Column: Disney Pixar’s “Soul” has a perspective toward mindfulness and purpose

Disney released it's feature film Soul on it's streaming platform Disney+ on Christmas Day of 2020. Photo courtesy of Disney+

By Christina Cannady | Photographer

Disney Pixar’s latest release “Soul” premiered on Disney+ this past Christmas. The film provided a wholesome and insightful perspective on the meaning of life and the importance of mindfulness. With 2020 being a memory everyone wishes they could forget, “Soul” offered some sweet relief at the end it.

“Soul” follows the journey of Joe Gardner (Jamie Foxx), a jazz pianist working as a middle school band instructor in New York. After some great news and an unfortunate accident, Joe finds himself stuck in the afterlife after a near-death-experience. Upon realizing he’s going to have a difficult time getting back to Earth, he teams up with 22 (Tina Fey), a soul stuck in a fictitious place called “The Great Before.”

Disney wanted to explore more mature, adult themes like death, lack of purpose, anxiety and depression. Although we’ve seen similar themes tackled in films like “Inside Out” and “Frozen II,” “Soul” brings a fresh and relatable perspective that Disney’s older audience can connect with.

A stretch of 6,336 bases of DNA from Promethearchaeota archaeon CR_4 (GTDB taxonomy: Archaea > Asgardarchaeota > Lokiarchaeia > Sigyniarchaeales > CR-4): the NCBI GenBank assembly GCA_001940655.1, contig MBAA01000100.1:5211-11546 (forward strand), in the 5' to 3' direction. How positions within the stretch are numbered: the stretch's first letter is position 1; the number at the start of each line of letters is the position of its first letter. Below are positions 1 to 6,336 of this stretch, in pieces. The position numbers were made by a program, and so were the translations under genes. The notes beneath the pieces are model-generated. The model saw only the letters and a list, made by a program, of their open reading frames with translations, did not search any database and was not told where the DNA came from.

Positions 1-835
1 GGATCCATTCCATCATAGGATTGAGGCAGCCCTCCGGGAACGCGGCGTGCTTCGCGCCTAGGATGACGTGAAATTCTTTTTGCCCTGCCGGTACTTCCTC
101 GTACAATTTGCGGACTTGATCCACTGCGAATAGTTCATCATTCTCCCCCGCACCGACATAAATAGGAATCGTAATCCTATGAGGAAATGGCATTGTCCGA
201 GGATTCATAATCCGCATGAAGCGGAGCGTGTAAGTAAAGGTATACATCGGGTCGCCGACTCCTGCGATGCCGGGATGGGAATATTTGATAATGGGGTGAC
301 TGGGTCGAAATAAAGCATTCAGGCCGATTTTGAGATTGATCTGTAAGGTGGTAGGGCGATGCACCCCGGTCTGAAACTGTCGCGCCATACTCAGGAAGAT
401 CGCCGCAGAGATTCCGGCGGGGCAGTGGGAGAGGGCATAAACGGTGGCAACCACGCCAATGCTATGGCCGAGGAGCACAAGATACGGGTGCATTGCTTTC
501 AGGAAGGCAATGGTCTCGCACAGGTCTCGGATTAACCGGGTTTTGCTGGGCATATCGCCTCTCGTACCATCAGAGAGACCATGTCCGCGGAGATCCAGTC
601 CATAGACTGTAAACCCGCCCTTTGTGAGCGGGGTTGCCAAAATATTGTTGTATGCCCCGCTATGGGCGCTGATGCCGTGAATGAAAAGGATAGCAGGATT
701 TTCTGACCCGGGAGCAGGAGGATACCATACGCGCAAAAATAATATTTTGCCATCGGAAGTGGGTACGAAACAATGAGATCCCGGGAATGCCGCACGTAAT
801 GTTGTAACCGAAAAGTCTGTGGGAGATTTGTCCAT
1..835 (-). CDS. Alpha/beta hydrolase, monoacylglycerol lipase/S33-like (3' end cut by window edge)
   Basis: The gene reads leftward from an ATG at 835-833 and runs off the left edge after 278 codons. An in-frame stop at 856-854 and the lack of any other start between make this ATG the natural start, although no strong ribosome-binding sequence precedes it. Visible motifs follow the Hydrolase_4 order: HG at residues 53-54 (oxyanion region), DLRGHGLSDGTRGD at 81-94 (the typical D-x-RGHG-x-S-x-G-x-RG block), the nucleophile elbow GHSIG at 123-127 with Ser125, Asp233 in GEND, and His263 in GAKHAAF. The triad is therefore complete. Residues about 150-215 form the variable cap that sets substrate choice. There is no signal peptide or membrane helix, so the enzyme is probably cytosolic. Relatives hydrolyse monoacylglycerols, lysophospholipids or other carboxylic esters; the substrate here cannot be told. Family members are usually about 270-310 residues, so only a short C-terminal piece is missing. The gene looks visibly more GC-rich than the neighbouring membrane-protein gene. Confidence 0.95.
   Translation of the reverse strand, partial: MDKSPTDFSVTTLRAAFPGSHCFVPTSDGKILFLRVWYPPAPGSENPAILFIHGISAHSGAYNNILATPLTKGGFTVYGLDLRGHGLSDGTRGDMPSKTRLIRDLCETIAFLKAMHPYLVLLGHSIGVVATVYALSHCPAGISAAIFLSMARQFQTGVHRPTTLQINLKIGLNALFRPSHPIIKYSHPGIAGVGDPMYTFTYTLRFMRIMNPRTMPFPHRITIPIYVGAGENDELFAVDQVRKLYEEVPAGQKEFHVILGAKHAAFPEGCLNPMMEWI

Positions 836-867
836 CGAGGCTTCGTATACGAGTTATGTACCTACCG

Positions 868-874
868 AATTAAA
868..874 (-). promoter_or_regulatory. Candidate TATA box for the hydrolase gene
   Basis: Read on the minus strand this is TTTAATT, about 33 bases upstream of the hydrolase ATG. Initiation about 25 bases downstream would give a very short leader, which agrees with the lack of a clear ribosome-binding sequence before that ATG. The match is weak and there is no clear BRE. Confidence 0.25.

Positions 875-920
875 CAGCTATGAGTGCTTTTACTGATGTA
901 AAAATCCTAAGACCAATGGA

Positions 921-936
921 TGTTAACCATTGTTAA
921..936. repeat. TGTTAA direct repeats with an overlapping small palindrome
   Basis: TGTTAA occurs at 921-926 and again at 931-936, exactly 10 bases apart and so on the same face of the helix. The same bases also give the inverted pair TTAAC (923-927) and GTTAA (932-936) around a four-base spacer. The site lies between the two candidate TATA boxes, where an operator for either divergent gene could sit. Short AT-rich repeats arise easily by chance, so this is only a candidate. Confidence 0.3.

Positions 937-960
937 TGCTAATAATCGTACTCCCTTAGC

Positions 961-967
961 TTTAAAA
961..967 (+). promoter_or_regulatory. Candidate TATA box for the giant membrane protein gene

Bullard junior Katy Dulany shared her thoughts about the film and how it differed from her expectations.

“I think I went in expecting a movie very similar to ‘Inside Out’ and was originally disappointed that it wasn’t as exciting or funny as ‘Inside Out.’ Yet, the more I sat with this movie, the more I realized how it was really quite artful and deep,” Dulany said.

“Soul” addresses the burden we carry as humans to try and find purpose and meaning for why we are here. The main character and first Black lead in a Disney Pixar film, Joe Gardner, has been waiting for his big break to be a professional jazz musician. After receiving the call that will grant him this future, he dies.

Co-writer and co-director of “Soul,” Kemp Powers, explains the story-making process of the film on the season premiere of “Inside Pixar” available on Disney+.

“Feeling cheated by the universe, Joe refuses to die. He’s willing to do anything to fight his way back to Earth to get a second chance at the life that he feels like he’s earned,” Powers said in the premiere.

Susanna Doss, master social worker and senior clinician at the Baylor Counseling Center, also shared her thoughts and insight about the film. She said the filmmakers took on a heavy responsibility by carrying the theme of life’s purpose.

“[It] is very pertinent to college, because one has to declare a major, there is a lot riding financially, expectations, all of that — creating this life, this future for oneself,” Doss said.

Since Joe felt so cheated by the universe, he decided he was going to cheat his way back to Earth. He ends up in a space called “The Great Before,” which is where souls are born and develop their personalities and “sparks” until they’re ready to go to Earth. Here he meets 22, a soul who has never found a spark or reason to go to Earth.

“She thinks there is nothing good about going to Earth. We have this situation where we have a soul who doesn’t want to die being stuck with a soul who doesn’t want to live,” Powers said.